A Report to the Citizens of Texas — Texas Prospects & Concerns
Fiscal 2012 • Sept. 1, 2011 – Aug. 31, 2012
Texas has advantages that have enabled it to grow faster than the nation for many years — relatively low living costs, an attractive business climate and a balanced mix of industries. These advantages remain and will allow the state to outperform the nation over the next biennium and beyond.
Despite the still-precarious national economy, Texas’ economy is predicted to grow by 3.4 percent in both fiscal 2013 and 2014, a pace comparable to the average of the last 30 years. As a stronger economic recovery takes hold nationally, Texas economic growth is forecast to reach 3.9 percent in 2015. Texas personal income is forecast to increase by 5.3 percent in 2013, 5.1 percent in 2014 and 5.3 percent in 2015.
In a normal year, Texas receives an average of about 27 inches of rainfall across the state, with much more falling in the eastern part of the state (up to 55 inches) than in the west (about 10 inches). Such rainfall usually provides enough water for both rural and urban needs.
The current water deficit (marking 2011 as the worst single-year drought in Texas since recordkeeping began) may prove to be one of the most devastating economic events in our history. Estimates put direct and indirect drought losses at well over $10 billion to date. Texas officials want to update the state’s water infrastructure to help the state meet its future water needs.
In 2010, the Texas Transportation Institute evaluated the state’s capacity-based highway needs through 2035 and estimated the amount needed to inspect, maintain and replace existing highways and bridges to be $370 billion.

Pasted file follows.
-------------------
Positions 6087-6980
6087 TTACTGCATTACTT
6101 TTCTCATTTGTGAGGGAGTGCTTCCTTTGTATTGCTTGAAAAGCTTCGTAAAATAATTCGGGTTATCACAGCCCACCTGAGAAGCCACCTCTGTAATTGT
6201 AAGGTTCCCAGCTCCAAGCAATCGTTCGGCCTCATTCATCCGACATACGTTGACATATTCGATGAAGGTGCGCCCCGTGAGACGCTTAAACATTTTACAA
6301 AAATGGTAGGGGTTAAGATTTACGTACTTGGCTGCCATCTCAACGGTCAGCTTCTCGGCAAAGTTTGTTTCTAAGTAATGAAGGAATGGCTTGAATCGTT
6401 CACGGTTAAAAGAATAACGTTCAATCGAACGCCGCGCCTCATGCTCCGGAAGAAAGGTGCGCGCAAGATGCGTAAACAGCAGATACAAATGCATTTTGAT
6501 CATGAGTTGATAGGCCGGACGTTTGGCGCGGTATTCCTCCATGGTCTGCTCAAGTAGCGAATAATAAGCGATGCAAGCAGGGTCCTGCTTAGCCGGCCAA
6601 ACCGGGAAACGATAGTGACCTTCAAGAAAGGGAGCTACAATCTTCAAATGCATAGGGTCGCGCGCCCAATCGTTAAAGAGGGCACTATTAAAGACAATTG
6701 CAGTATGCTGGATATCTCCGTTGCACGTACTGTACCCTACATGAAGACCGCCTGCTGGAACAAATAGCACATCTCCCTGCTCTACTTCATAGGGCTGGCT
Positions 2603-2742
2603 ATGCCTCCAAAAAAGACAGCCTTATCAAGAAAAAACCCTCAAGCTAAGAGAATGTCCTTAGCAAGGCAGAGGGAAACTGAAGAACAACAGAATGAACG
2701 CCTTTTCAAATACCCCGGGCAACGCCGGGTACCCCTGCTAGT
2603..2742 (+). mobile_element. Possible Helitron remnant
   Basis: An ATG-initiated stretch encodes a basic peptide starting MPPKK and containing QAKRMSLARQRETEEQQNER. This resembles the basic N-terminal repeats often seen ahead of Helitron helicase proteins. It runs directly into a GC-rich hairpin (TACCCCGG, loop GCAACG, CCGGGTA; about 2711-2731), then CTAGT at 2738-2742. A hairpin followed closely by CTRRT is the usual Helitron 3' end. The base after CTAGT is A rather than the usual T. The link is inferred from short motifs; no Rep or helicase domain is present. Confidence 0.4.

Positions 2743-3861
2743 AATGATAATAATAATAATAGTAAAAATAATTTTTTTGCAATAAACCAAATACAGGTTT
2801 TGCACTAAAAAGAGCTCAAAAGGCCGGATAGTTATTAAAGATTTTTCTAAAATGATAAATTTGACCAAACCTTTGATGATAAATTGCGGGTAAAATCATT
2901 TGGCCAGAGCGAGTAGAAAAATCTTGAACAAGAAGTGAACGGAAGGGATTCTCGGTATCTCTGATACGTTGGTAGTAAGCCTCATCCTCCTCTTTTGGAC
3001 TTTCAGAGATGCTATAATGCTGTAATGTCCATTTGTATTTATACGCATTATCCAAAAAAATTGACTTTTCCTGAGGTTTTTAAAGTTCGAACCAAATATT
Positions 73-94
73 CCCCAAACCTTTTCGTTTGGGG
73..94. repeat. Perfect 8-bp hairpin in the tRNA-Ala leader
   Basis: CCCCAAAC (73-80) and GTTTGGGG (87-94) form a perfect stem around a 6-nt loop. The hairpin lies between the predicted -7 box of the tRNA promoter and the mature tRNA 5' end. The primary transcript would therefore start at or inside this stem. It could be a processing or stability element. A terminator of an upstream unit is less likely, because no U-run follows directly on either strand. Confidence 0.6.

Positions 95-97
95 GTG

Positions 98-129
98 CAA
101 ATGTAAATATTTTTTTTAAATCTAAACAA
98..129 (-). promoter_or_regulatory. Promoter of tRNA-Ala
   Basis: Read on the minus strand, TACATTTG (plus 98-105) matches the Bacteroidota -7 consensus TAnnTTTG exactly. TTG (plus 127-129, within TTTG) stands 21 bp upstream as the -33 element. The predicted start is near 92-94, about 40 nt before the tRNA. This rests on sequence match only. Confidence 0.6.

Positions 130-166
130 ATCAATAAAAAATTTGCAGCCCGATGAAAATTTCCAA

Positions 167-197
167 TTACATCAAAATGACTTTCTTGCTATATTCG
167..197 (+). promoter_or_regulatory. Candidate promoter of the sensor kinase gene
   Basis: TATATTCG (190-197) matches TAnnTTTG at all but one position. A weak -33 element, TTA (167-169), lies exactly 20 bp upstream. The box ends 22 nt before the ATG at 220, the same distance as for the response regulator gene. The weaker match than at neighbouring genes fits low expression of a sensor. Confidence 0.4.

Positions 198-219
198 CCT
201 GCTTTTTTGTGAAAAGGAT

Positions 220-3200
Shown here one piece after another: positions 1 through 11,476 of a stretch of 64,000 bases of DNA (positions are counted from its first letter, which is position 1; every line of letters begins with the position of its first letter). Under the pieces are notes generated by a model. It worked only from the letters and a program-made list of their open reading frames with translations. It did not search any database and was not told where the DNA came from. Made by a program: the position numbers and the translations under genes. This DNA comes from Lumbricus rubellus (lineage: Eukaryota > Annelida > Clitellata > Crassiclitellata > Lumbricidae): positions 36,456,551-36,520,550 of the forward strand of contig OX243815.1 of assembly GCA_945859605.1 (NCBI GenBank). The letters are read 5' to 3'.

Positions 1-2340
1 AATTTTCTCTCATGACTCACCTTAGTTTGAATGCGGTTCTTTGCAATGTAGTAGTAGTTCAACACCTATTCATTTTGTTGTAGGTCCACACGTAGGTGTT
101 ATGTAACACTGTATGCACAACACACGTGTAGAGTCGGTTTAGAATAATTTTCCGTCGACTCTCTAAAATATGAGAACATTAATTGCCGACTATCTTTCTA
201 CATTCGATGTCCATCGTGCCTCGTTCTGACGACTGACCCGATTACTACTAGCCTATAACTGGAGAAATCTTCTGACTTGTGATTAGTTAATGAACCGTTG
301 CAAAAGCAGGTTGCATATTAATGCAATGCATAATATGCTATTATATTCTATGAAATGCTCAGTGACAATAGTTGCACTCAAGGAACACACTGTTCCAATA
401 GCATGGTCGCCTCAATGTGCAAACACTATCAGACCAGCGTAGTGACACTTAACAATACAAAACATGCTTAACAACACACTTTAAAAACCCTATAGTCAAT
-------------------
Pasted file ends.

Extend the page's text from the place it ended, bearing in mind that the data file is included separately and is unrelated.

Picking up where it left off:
Funding sources available to the state for transportation needs include direct user fees (tolls, transit fares), indirect user fees (motor fuel taxes, registration fees), general taxes (dedicated sales taxes to support transit), federal funds and bonds. Facing the challenge of limited funding and growing demand, the Texas Department of Transportation suggests these strategies:
- Focus available funds on the most cost-effective investments.
- Manage the transportation system to encourage changes in how people travel.
- Develop partnerships for providing transportation improvements.
A major policy issue facing Texas is funding for public education. The Texas Constitution requires the state to establish and make suitable provisions for the support and maintenance of an efficient system of public free schools. After actions taken by the 82nd Legislature regarding school funding, more than two-thirds of Texas’ school districts and the Texas Charter School Association chose to sue the state in five separate lawsuits. In February 2012, a Texas District Court ruled the school finance system unconstitutional, prompting a possible appeal to the Texas Supreme Court. Public school funding will be an important area of budgetary focus in the 83rd Legislature.
|Real Gross State Product — total value of goods and services produced (billions)||$1,362.9||$1,433.7||$1,510.4||$1,597.9|
|real gross state product Annual Percent Change||5.8%||5.2%||5.3%||5.8%|
|Taxable Oil Price ($ per barrel)||$91.96||$85.00||$82.18||$80.33|
|Taxable Natural Gas Price ($ per MCF)||$3.51||$3.10||$3.68||$4.04|
|Nonfarm EmploymentAnnual Percent Change||2.2%||2.2%||2.1%||2.4%|
|Unemployment Rate (percent)||7.3%||6.3%||6.1%||6.0%|
Nonfarm Employment does not include farm workers, self-employed proprietors, domestic household workers or non-civilian members of the military.